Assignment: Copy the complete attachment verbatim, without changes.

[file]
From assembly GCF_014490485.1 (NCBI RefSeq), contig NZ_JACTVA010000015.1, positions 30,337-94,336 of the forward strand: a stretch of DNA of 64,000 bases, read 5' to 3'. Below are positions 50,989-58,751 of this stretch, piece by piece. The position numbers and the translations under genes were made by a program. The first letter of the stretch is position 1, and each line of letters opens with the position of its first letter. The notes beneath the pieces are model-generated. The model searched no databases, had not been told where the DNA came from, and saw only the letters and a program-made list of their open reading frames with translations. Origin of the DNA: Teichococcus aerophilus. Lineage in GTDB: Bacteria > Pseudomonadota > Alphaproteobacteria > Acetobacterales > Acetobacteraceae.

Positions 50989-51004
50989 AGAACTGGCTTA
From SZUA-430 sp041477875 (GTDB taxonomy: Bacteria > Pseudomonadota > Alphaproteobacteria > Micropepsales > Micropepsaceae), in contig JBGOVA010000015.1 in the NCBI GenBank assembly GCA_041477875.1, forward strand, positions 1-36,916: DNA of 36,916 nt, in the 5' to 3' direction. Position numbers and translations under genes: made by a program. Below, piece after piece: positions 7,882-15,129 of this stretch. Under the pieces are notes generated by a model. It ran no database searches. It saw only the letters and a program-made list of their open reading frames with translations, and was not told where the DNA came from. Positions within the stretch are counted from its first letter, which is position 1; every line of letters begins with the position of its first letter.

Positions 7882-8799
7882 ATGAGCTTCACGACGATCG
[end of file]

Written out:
From assembly GCF_014490485.1 (NCBI RefSeq), contig NZ_JACTVA010000015.1, positions 30,337-94,336 of the forward strand: a stretch of DNA of 64,000 bases, read 5' to 3'. Below are positions 50,989-58,751 of this stretch, piece by piece. The position numbers and the translations under genes were made by a program. The first letter of the stretch is position 1, and each line of letters opens with the position of its first letter. The notes beneath the pieces are model-generated. The model searched no databases, had not been told where the DNA came from, and saw only the letters and a program-made list of their open reading frames with translations. Origin of the DNA: Teichococcus aerophilus. Lineage in GTDB: Bacteria > Pseudomonadota > Alphaproteobacteria > Acetobacterales > Acetobacteraceae.

Positions 50989-51004
50989 AGAACTGGCTTA
From SZUA-430 sp041477875 (GTDB taxonomy: Bacteria > Pseudomonadota > Alphaproteobacteria > Micropepsales > Micropepsaceae), in contig JBGOVA010000015.1 in the NCBI GenBank assembly GCA_041477875.1, forward strand, positions 1-36,916: DNA of 36,916 nt, in the 5' to 3' direction. Position numbers and translations under genes: made by a program. Below, piece after piece: positions 7,882-15,129 of this stretch. Under the pieces are notes generated by a model. It ran no database searches. It saw only the letters and a program-made list of their open reading frames with translations, and was not told where the DNA came from. Positions within the stretch are counted from its first letter, which is position 1; every line of letters begins with the position of its first letter.

Positions 7882-8799
7882 ATGAGCTTCACGACGATCG